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John-T-53

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John-T-53 last won the day on June 27

John-T-53 had the most liked content!

About John-T-53

  • Rank
    Zen Master, I breathe Vintage Mopar!
  • Birthday 02/01/1978

Profile Information

  • Gender
    Male
  • Location
    Belmont, CA 94002
  • My Project Cars
    1953 Dodge B4B, 1955 Chevy Bel Air, 1973 Chrysler NYB

Converted

  • Location
    San Mateo, CA
  • Interests
    car restoration, surfing, skiing, hiking, camping, wood working, traveling, photography

Contact Methods

  • Occupation
    Architect

Recent Profile Visitors

743 profile views
  1. California Assembly Plants: Where, What & When?

    I wouldn't want to be stuck in that neighborhood after dark...
  2. V8 conversion for my 47 P15 sedan

    Maybe he'll post some when not under fire...
  3. California Assembly Plants: Where, What & When?

    San Leandro...The buildings still stand. I visited here a few years ago on a tour of Olsen Steel (non knowing the building's significance at the time). In the back of the taller building is Drake's Brewing.
  4. Will not Cross Drill my crank

    Me too.... I hope that someday you will find peace in your life.
  5. Will not Cross Drill my crank

    These engines had a highly advance oiling system for their day. Speaking from real world experience, the most important thing that one can do, if undertaking a rebuild, is to maintain specified tolerances throughout, and have quality machine work done. Good crank grinders are getting more scarce these days. It's imperative to have a crank grinder, with a good crank grinding machine, that knows how to size journals appropriately to the correct limit range based on the bearings that he should already have in hand, which will ensure even oil supply across all journals. If I were to attempt any improvements in the oil system of one of these motors, I would examine the pan baffling and perhaps look at adding full-flow filtration.
  6. Will not Cross Drill my crank

    I didn't know these guys were crank experts too? I though George was the expert on carbs, manifolds, and overdrives. And Tim is the new guy taking over George's business...? Agreed that the original poster is right in not feeling the desire to cross drill is crank. These engines are low revving motors...good up to about 3500, they should go up into the 4k - 5k range, even if possible.
  7. 1955 C1B Build Thread

    You're making some nice progress there! That's one hell of a good lookin' motor. I love the simplicity of the block design.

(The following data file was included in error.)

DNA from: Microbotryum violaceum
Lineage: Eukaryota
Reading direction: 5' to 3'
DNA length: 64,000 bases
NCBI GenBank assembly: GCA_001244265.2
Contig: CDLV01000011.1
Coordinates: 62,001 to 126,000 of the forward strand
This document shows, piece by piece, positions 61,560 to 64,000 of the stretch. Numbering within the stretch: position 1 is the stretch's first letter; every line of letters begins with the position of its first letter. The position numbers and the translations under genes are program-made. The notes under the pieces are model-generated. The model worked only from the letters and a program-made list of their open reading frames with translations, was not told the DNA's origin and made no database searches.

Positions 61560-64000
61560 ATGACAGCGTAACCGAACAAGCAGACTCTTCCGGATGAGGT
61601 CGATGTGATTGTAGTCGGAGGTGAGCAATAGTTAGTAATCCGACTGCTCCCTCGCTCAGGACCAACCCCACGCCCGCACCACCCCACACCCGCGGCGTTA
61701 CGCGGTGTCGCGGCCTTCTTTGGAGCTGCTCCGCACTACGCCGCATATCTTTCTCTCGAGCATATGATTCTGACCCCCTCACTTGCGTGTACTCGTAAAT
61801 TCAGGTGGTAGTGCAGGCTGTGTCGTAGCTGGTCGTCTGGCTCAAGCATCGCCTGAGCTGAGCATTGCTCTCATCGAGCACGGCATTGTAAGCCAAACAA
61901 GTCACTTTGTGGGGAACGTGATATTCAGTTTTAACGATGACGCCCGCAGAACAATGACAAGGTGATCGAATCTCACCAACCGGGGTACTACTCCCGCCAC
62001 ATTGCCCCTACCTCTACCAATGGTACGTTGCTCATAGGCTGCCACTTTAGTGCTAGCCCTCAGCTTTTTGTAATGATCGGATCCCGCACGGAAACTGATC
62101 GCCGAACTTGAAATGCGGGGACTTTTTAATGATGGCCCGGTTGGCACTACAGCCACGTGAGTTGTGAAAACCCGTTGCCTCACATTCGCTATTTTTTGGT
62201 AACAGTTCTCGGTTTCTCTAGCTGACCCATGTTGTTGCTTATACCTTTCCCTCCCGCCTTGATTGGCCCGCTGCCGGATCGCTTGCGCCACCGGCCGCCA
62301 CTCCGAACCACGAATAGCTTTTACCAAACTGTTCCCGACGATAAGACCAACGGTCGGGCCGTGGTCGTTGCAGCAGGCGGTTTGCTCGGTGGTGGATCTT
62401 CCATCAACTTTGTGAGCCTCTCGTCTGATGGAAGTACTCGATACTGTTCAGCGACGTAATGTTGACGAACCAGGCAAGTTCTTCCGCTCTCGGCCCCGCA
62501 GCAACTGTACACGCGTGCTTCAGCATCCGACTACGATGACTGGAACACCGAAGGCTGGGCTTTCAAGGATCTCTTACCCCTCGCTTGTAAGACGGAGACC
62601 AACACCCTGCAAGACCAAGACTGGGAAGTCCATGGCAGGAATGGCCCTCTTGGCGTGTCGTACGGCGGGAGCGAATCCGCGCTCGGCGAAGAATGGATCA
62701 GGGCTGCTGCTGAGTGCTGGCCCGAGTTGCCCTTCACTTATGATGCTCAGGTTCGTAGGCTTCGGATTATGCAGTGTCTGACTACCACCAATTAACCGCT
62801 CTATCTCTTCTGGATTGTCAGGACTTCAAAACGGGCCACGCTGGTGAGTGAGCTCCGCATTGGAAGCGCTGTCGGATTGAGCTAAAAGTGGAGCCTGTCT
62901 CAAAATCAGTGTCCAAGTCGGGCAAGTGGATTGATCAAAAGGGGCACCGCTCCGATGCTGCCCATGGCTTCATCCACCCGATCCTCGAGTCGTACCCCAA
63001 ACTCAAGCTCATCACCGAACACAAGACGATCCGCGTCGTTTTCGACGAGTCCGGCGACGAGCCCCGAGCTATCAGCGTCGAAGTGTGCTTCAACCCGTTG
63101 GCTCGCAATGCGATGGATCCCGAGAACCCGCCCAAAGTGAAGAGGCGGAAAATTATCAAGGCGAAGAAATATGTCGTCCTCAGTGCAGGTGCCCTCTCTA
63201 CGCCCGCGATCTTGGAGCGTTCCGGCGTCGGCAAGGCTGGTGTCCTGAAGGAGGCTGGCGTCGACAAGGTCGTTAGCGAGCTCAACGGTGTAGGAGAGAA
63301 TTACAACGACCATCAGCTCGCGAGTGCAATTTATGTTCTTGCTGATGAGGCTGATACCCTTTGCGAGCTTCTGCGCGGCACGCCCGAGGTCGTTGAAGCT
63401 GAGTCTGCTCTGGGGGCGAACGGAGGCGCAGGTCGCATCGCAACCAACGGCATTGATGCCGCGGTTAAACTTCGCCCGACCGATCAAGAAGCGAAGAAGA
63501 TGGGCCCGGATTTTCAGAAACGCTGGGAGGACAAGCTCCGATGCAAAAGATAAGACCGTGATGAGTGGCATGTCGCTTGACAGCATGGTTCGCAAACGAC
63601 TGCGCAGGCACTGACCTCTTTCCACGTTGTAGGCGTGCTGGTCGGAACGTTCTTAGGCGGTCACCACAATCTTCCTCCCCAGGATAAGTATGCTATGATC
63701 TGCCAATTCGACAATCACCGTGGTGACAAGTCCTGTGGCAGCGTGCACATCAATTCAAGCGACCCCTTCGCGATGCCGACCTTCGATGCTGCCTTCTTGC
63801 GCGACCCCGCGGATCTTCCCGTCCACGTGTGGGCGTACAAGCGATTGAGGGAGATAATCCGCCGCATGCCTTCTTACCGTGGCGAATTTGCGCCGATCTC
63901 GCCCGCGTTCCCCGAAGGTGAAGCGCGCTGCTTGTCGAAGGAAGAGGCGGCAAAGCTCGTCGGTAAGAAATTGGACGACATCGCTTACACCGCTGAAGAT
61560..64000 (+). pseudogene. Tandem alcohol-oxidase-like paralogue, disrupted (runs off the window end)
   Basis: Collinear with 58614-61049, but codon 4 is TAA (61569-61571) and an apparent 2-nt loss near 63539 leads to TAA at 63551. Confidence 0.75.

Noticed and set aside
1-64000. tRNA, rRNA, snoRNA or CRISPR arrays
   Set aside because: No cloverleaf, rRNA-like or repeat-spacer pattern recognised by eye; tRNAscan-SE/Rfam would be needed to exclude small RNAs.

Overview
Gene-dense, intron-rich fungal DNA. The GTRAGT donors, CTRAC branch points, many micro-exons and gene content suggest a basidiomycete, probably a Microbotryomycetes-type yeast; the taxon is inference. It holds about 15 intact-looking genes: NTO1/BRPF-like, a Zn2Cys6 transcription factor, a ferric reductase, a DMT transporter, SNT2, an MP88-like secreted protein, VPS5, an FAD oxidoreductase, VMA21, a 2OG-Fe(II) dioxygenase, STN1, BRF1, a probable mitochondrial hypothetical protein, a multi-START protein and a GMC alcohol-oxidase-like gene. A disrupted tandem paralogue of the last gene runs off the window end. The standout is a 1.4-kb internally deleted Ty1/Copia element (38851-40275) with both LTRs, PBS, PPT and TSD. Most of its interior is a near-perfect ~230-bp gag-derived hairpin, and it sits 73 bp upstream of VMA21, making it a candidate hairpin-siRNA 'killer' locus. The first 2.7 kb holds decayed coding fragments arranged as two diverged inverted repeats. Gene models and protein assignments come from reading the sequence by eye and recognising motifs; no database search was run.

8. Check out this flathead goodie!

    So it's an F-head conversion. Intakes are overhead and exhaust is thru the block. I didn't see any details photos on the linked page of how it works exactly, but I'm curious, especially how they get an OH intake valve to operate given the existing cam and lifter positions... I only recall an F head in some of the Willys engines of the early 50s, notably the Aero.
  9. Check out this flathead goodie!

    Might you have a link to the page? Looks like Earl Edgerton's FI setup. Is he selling them now? "The price would gag a maggot"....haha. Would it also harelip the Pope? BTW, I sure home Earl and his shop made it through the firestorm ok. Santa Rosa and the surrounding area got hit hard - I think like 5,000 structures burned completely and over 40 people killed.
  10. Valves, springs and guides... (oh my)

    You have to drive them out from the top with a pilot drift and a BFH. The pilot must be slightly smaller in diameter than the guide so you don't mushroom the end of the guide, and so you can drive it through the bore. You can make a pilot quite easily if you have a lathe. A good piece of stock to start with is a differential cross shaft, or a king pin. Pound away, you can't really hurt anything as long as the pilot doesn't slip and you don't hit anything else. It takes quite a few blows, you'll only moving the guide about .030" - .050" at the most with each blow. You can break the guides in half when they've been driven half way through with a cold chisel and your trusty BFH, or a reciprocating type "saw thing" like Brent used. Only need to do this if the lifters are in place. Good luck!!!
  11. How bad is the leak? Do you know what type of seal is in there currently? If rubber, perhaps some ATP-205 additive might help. And / or, "high mileage" type of oil. Unfortunately, the rear main seals on these motors like to leak, even when new and with a polished crank. Often, you will see corrosion pits on the crank surface which a new seal won't fix. See photo below, above the thrust collar. Pits.
  12. Interesting, I see the "like" meter has changed. Thanks for the little heart, Don! Haha!
  13. Rear main seal replacement is tricky. I'd pull the motor, mainly because I'm sick of laying on the ground. You'd have to unbolt the transmission and remove the bellhousing and flywheel for proper access. You have to remove the timing chain so that the crank can be moved down for clearance. The good news is that you can leave the connecting rods bolted in place, and the pistons will all slide down in their cylinders. Trick is not to move the crank to the point of the rings snapping out! This is at least for a two-piece modern seal. You need to take these steps so that the seal can be properly glued into place. Without sealant, it's a waste of time. Also, I'm Not sure about a rope seal, that's a different animal. See pics below for a recent rear main seal replacement on a 251.
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